It may be a lighthearted comedy about vacation-going, but it's actually a rather clever comedy about self-discovery, learning to love and so forth through the magic of vacation-going. Though the premise may sound incredibly plain in other ways (two ladies decide to live in each other's houses for aforementioned getaway trips), it becomes far more intriguing than that.
Chirpy Cameron Diaz finds what you may call typical Hollywood love when her characters runs into meek Jude Law, but spectator would actually be surprised to discover the film's twist that Law is really a single dad with two kids with barely enough time to be the typical playboy. Against type Kate Winslet, who always does a great job in films, doesn't find cinematic love as quickly. She instead finds friendship in an old Hollywood film screenwriter played by the great Eli Wallach (Clint Eastwood's troubled, but entertaining partner in Sergio Leone's 1966 Man With No Name classic, The Good, the Bad, and the Ugly; he recently had a small cameo in Eastwood's 2003 film of Mystic River). A guy who talks about why Hollywood films today stink because of bad writing. Huh, that's different.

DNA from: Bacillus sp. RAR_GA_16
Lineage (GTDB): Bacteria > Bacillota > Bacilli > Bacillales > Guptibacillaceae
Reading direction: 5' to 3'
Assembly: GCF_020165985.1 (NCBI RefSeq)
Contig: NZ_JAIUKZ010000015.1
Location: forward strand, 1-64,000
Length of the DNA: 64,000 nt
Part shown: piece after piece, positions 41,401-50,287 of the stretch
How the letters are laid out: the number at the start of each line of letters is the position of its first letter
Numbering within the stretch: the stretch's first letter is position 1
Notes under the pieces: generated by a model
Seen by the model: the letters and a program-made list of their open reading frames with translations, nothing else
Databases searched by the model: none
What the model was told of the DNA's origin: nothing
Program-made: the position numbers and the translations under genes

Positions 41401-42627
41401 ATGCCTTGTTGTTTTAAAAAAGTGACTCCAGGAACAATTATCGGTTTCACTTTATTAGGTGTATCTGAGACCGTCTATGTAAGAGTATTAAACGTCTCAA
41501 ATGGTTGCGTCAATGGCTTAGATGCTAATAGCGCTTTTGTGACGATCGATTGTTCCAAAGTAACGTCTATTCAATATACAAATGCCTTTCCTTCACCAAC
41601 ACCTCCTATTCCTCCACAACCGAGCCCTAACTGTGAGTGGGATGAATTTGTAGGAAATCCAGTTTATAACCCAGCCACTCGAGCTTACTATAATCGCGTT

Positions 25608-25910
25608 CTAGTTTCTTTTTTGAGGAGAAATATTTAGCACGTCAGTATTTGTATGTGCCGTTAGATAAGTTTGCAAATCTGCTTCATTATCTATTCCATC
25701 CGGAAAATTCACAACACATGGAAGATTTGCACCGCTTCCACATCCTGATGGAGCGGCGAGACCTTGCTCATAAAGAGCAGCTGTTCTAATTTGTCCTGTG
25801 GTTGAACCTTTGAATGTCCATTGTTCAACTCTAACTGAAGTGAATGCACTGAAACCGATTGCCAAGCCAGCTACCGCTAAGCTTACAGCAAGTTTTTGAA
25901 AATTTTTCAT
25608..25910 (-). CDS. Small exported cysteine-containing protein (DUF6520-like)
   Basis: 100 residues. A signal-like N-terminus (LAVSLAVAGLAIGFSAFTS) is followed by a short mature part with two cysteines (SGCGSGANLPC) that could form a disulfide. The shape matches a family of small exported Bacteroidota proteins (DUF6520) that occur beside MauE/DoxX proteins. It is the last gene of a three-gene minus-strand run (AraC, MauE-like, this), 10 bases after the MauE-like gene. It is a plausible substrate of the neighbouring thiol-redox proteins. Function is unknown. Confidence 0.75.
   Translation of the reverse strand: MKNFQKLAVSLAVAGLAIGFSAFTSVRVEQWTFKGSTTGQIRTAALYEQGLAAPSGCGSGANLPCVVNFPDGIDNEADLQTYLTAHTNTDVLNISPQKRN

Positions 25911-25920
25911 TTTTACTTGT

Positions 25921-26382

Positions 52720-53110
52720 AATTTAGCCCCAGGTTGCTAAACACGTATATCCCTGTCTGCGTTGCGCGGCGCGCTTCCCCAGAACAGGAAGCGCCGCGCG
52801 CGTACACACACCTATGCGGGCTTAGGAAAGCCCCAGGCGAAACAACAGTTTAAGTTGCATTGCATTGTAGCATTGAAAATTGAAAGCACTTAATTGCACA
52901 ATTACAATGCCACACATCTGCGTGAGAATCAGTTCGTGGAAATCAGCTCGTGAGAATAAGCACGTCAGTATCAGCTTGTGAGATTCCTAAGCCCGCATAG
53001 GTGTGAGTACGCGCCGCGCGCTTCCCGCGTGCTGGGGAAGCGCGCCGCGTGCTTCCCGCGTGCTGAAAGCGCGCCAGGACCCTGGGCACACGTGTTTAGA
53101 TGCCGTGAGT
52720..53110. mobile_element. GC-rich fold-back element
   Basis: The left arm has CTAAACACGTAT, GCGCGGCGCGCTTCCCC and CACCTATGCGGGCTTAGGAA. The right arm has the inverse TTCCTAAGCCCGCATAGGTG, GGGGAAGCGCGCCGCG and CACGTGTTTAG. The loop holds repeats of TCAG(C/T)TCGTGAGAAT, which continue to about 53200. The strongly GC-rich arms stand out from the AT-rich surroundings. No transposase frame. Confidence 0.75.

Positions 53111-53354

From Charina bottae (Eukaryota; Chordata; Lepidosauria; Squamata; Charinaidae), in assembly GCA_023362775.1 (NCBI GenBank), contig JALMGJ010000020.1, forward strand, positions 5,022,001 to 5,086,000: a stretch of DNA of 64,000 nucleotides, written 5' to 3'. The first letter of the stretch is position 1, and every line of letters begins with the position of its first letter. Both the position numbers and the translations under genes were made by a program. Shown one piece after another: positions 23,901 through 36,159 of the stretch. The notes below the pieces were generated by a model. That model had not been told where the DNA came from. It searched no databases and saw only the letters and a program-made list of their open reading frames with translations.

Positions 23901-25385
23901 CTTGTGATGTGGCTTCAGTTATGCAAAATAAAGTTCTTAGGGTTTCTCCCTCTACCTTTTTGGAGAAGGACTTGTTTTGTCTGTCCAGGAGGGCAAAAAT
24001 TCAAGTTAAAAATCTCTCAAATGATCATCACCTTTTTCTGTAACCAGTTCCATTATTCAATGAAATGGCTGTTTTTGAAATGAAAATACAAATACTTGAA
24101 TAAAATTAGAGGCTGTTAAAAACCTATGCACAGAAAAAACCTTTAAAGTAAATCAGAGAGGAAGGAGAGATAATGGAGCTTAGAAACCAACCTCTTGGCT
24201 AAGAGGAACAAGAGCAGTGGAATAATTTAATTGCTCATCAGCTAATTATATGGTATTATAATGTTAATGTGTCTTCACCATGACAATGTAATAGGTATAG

Bombastic comic Jack Black plays a cooky, awkward music composer trying to hook up with Kate, but their relationship is grounded in a cautious reality. Diaz's character is designed to be quick on the rebound, but Winslet and Black are the types who make friendship their first stepping stone. A fanboy spectator will notice the really funny reference when this nerdy couple set foot in a soon-to-be-obsolete video store where he is singing/humming famous themes from classic films. Silly fun that may be labeled as a chick flick, but this film still doesn't fit a usual norm.